Just when you thought that Big Star and the Flamin' Groovies had said most of what needed saying in the vein of British-flavored '70s and '80s power pop, along came the Spongetones to add some unique wrinkles of their own. Their 2005 album Number 9 evokes, by turns, elements of '60s British beat and American sunshine pop, most of it played with a wattage level and attack closer in spirit to the top garage bands of the period -- "The One That Gets You" sounds for all the world like an alternate universe outtake from the Beatles' Revolver or the Monkees Aquarius, Capricorn, Pisces, & Jones Ltd. (depending on the shape of the particular alternate universe you're talking about) while "Metal Mother World" has an eerie folk-cum-psychedelic caste to it, like the Modern Folk Quartet trying their hand at acid rock -- but juxtaposed with them is the hard rocking, thoroughly post-'60s "Cruel and Unusual Punishment," which has a melody and chorus that reminds one of "Prepare Ye the Way of the Lord" from Godspell but is so highly animated with its crunchy guitars that it might be hard to notice it; and it drifts into "Future Perfect," a harmony-driven acoustic number that floats rather peacefully across a light folk-rock '60s landscape of sounds. And it leads us into "Other Girls" and "Hominym Girl," which sound like the late-'60s Kinks. The last four numbers, "Dance to You," "Nights in Deja Vu," "Still Life," and "Dreaming in English" show off the group working within the boundaries of their own sound and era, and they're no less attractive in this guise -- the singing is powerful, the melodies memorable, and the attack on their instruments is pretty compelling. The album is fairly obscure, and the fact that the front cover art deliberately mimics the look and layout of The Beatles' Second Album doesn't help, since the latter design was also used for the more widely distributed Yo La Tengo Prisoners of Love compilation that same year.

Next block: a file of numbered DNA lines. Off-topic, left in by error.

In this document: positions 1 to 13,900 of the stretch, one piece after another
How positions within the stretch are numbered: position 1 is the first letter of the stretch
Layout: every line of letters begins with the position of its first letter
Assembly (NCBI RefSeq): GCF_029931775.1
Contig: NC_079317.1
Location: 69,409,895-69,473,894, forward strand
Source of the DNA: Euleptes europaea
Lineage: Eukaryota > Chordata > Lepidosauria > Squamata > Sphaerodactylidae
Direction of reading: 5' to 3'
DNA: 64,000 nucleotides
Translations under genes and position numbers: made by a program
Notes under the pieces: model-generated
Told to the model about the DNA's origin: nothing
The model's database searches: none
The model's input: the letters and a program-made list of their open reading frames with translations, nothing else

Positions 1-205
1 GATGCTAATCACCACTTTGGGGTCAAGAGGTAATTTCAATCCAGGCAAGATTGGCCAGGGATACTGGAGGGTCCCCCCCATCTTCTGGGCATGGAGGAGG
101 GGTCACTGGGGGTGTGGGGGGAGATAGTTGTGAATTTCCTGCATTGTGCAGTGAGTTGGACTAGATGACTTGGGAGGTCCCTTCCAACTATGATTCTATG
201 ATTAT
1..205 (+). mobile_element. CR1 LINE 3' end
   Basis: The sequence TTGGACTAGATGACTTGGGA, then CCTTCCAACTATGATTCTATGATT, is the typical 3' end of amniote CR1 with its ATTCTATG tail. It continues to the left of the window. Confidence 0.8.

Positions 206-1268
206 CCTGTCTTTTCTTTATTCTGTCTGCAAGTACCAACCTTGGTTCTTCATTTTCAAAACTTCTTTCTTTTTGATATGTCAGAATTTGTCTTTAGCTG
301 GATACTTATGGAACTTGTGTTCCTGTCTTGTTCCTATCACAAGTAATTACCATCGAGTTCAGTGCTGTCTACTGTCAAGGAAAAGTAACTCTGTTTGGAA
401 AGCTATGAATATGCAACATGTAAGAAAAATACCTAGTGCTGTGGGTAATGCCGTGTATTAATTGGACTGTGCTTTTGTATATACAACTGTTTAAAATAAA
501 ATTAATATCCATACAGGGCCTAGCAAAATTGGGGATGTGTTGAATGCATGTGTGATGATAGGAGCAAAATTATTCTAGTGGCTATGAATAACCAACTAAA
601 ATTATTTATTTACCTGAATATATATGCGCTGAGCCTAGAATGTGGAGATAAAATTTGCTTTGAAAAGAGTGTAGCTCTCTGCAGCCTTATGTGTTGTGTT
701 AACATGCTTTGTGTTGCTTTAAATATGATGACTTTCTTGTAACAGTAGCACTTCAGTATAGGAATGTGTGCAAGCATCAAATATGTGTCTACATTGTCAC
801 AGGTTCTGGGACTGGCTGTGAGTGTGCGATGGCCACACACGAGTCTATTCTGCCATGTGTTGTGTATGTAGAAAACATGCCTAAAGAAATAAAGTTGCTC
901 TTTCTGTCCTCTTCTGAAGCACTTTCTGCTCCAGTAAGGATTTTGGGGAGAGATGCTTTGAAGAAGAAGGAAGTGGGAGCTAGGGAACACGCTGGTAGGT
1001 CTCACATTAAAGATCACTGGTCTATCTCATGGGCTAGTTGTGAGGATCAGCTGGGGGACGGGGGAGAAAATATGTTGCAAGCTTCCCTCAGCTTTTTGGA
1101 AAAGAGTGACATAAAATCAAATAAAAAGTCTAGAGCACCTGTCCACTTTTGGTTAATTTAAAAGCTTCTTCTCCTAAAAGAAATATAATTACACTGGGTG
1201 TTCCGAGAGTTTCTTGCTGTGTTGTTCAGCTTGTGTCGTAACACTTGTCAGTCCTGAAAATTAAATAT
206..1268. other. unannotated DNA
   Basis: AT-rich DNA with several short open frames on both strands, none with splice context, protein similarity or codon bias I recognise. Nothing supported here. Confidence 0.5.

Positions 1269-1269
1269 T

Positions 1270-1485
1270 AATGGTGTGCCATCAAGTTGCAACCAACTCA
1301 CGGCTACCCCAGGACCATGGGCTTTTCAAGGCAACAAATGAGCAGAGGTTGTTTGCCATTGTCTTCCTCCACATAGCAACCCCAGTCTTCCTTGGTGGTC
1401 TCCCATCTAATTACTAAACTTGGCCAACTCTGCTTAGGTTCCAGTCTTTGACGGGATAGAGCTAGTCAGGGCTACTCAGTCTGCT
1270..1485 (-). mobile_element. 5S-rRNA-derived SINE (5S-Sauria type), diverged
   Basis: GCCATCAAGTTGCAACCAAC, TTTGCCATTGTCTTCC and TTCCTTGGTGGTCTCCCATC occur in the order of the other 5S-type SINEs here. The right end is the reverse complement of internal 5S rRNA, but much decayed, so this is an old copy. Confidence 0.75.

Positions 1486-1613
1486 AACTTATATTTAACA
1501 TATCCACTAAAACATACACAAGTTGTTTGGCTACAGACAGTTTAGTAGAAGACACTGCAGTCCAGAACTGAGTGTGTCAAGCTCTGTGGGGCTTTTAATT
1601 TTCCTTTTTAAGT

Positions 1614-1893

AllMusic Review by Bruce Eder